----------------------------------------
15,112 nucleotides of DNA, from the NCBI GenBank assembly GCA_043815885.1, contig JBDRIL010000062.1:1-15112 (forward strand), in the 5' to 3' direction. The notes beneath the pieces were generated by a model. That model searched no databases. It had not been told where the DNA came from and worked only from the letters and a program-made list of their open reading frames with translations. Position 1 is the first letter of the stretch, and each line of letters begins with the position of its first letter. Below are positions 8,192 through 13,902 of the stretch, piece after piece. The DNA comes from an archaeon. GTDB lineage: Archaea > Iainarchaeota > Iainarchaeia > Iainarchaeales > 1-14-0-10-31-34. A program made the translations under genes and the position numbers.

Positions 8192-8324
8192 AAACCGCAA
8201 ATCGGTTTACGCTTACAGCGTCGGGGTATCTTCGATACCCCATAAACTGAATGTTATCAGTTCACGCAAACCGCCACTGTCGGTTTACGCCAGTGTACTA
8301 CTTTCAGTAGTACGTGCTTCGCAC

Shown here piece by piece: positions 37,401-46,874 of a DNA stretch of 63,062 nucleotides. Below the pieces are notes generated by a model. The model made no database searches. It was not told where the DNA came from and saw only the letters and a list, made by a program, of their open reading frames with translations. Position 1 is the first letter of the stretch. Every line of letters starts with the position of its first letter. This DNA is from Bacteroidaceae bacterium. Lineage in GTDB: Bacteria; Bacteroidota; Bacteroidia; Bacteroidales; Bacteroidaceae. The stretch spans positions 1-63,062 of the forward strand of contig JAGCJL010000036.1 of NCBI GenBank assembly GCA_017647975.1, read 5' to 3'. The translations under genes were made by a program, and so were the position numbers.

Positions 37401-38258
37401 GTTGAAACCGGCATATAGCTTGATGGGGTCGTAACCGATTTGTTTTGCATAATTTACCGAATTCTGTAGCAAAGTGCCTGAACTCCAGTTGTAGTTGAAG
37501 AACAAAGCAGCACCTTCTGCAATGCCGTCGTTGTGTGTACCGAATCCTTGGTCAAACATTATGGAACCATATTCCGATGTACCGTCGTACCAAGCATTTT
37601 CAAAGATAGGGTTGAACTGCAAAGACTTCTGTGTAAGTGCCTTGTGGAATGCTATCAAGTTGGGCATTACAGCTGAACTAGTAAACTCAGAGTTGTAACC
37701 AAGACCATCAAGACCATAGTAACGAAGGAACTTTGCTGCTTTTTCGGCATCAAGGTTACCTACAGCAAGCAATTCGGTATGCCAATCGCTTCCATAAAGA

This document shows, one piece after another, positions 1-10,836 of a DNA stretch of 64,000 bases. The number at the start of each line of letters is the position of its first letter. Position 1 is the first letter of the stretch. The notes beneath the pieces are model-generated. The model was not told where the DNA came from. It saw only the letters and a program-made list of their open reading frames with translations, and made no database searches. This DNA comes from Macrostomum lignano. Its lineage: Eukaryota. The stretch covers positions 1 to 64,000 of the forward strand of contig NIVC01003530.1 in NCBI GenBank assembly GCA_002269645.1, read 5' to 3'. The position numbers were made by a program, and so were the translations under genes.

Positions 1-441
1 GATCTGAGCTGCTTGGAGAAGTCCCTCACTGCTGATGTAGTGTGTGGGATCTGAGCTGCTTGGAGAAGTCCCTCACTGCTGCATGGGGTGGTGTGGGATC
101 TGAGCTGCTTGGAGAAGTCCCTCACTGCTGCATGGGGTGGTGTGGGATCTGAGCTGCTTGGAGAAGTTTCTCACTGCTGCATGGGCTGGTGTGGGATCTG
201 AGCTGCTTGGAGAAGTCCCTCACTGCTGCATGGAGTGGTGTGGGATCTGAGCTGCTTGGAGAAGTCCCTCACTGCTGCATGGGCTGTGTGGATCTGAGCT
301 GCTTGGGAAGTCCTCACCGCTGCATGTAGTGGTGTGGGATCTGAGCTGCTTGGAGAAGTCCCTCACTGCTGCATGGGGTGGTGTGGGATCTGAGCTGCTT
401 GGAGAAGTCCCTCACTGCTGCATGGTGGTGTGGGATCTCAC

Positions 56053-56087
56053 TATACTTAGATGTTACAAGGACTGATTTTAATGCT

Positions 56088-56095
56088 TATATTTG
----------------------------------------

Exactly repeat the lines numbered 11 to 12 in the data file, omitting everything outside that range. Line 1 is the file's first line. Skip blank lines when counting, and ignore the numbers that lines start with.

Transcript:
37701 AAGACCATCAAGACCATAGTAACGAAGGAACTTTGCTGCTTTTTCGGCATCAAGGTTACCTACAGCAAGCAATTCGGTATGCCAATCGCTTCCATAAAGA

This document shows, one piece after another, positions 1-10,836 of a DNA stretch of 64,000 bases. The number at the start of each line of letters is the position of its first letter. Position 1 is the first letter of the stretch. The notes beneath the pieces are model-generated. The model was not told where the DNA came from. It saw only the letters and a program-made list of their open reading frames with translations, and made no database searches. This DNA comes from Macrostomum lignano. Its lineage: Eukaryota. The stretch covers positions 1 to 64,000 of the forward strand of contig NIVC01003530.1 in NCBI GenBank assembly GCA_002269645.1, read 5' to 3'. The position numbers were made by a program, and so were the translations under genes.